“Every day across our customers, we interact with maybe 130 million Unique Visitors. So, it’s pretty material. And that represents from an ecommerce dollars flow perspective, about $150 billion a year,” says Crowther of his growing company who now works with the likes of Crocs, Hyatt, PointsBet and REAGroup to name a few.
The company has taken in some $40 million in venture funding to date. Its most recent $23 million Series C funding in December 2021 was led by StepStone Group with participation from existing investors Ten Eleven Ventures, Main Sequence Ventures, Reinventure (Westpac’s venture capital arm), and Turnbull & Partners, the former Australia Prime Minister’s venture firm. Turnbull himself also joined the Kasada board.
Crowther grew up in Newcastle, Australia, a steel and coal city on the coast north of Sydney, an unlikely setting for a budding tech entrepreneur. His mom was a special education teacher, and his dad was in community communication and media consulting. “I just kind of stumbled into computers. And then I found security. It was like, wow, this is kind of fun, breaking things. My parents were supportive enough to let me pursue this while I was still in high school,” says Crowther.
Through a series of fortunate events, the counterpart of the NSA in Australia, the Australian Signals Directorate (ASD) was looking at working with high school students. Crowther was the second student they chose to engage with, and he started working for them during school holidays. “I did that for a few years. And then that set me up to go and work at Macquarie after high school,” says Crowther.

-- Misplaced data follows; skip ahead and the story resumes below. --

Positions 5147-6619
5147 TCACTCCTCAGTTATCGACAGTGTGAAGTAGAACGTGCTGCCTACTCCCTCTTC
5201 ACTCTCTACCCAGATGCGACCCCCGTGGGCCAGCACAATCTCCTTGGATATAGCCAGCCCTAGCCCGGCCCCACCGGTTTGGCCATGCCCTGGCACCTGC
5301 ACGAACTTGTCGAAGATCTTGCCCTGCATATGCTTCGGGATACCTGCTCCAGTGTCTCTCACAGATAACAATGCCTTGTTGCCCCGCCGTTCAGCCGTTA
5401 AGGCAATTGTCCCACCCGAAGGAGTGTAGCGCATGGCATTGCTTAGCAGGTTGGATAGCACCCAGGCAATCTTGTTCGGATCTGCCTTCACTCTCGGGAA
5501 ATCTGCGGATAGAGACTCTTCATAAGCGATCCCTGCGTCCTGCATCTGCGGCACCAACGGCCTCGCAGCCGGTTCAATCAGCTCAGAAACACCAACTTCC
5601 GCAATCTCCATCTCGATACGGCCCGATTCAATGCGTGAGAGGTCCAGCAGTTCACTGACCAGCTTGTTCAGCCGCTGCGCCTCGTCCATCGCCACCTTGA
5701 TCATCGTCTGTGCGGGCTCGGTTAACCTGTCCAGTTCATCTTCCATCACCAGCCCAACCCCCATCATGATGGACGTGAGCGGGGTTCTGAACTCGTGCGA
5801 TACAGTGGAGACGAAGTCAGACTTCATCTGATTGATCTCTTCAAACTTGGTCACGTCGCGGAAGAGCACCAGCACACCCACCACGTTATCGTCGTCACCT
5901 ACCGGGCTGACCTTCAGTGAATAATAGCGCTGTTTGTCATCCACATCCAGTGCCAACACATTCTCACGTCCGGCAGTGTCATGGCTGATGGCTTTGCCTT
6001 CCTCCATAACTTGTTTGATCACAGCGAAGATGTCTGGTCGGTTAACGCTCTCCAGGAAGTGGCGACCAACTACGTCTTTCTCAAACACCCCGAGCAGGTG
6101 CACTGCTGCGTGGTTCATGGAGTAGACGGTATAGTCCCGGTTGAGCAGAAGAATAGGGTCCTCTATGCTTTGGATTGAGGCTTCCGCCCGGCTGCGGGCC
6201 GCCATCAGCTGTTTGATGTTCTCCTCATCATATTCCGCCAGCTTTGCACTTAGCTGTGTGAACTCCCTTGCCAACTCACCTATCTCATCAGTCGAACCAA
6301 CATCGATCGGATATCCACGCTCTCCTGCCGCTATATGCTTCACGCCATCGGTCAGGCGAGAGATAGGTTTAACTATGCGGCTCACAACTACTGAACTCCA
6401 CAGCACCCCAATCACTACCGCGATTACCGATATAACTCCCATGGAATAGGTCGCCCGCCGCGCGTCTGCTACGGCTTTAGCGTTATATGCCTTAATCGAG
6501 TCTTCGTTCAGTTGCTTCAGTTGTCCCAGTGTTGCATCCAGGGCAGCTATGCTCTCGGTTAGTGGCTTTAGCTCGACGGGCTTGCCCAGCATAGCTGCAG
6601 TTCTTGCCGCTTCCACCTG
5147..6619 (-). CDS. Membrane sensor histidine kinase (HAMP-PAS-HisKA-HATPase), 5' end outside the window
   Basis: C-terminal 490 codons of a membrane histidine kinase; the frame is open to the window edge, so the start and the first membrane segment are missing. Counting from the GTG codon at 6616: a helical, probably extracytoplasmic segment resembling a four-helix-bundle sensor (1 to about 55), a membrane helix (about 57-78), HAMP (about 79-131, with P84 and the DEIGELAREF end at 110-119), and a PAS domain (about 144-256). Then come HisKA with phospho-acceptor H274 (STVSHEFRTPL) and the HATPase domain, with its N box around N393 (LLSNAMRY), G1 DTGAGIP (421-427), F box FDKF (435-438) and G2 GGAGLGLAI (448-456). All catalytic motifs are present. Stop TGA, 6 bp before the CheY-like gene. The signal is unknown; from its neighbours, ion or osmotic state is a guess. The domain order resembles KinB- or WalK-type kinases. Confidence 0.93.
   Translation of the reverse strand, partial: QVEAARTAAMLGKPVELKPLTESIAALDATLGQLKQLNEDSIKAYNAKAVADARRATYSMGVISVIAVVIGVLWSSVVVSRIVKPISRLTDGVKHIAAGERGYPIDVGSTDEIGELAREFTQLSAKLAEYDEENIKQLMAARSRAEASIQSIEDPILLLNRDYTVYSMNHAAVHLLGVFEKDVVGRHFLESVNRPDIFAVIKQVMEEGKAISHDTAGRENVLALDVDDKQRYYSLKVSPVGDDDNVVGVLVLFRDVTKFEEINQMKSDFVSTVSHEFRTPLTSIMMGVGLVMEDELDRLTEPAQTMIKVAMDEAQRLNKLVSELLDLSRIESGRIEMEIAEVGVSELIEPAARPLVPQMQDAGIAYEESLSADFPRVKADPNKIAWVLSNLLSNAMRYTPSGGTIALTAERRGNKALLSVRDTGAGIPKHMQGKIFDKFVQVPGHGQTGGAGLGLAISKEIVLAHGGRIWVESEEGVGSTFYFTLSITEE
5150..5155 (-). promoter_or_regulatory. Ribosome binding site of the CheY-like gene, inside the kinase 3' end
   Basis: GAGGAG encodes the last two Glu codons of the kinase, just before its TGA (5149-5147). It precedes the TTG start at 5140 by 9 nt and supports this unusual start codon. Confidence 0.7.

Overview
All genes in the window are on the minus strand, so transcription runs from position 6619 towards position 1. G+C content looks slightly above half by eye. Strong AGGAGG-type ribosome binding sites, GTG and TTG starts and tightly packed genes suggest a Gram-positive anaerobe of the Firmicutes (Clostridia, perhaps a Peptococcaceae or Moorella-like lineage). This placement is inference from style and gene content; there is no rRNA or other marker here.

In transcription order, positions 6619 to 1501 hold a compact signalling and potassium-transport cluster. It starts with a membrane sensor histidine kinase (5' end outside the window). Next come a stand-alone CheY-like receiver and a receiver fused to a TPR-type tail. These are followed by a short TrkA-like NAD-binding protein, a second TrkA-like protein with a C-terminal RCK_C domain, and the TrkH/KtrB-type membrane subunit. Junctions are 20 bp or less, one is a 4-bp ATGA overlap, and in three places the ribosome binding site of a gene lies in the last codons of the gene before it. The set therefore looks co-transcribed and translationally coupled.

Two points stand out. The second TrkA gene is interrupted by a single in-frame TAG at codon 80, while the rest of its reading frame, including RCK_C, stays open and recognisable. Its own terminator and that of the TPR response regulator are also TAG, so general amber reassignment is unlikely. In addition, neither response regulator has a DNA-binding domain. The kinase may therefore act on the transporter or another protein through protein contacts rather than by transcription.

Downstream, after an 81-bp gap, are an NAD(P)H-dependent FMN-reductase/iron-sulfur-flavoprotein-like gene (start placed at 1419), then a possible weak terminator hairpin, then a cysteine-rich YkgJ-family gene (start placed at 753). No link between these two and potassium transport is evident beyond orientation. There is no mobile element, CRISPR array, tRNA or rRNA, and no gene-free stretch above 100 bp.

He never attended college, choosing to work instead. “I looked at the course syllabus for a software engineering degree and then I looked at what Macquarie was going to pay me and what I’d be doing there. And I was like, ‘You know what, I’m going to take a gap year and the gap year turned into a Gap 10’,” says Crowther.
The 18-year-old Crowther was hired by Macquarie after he wrote a handwritten letter to the Chief Operating Officer, explaining what he had been doing with ASD. “The letter ended up on the CISOs desk and he met me for a coffee. He said that the whole time, I was like an energizer bunny with excitement. So, he knew that he had to give me a shot to see what I could do,” says Crowther.
After two years at Macquarie, he would leave to found Kasada. “So, in the grand scheme of things, not a whole lot of time, but because I was just given such free rein, because they needed people like me to just come in and help them break things, I got exposure to tons of different things,” says Crowther.
As for the future? “From what we’ve seen with the nature of the problems we’re solving and the sorts of companies that are trusting us to solve it as well, despite being very small in the grand scheme of things, I’ve no doubt we can build this into a very, very large security business that does a lot more than just bot mitigation, which is exciting,” concludes Crowther.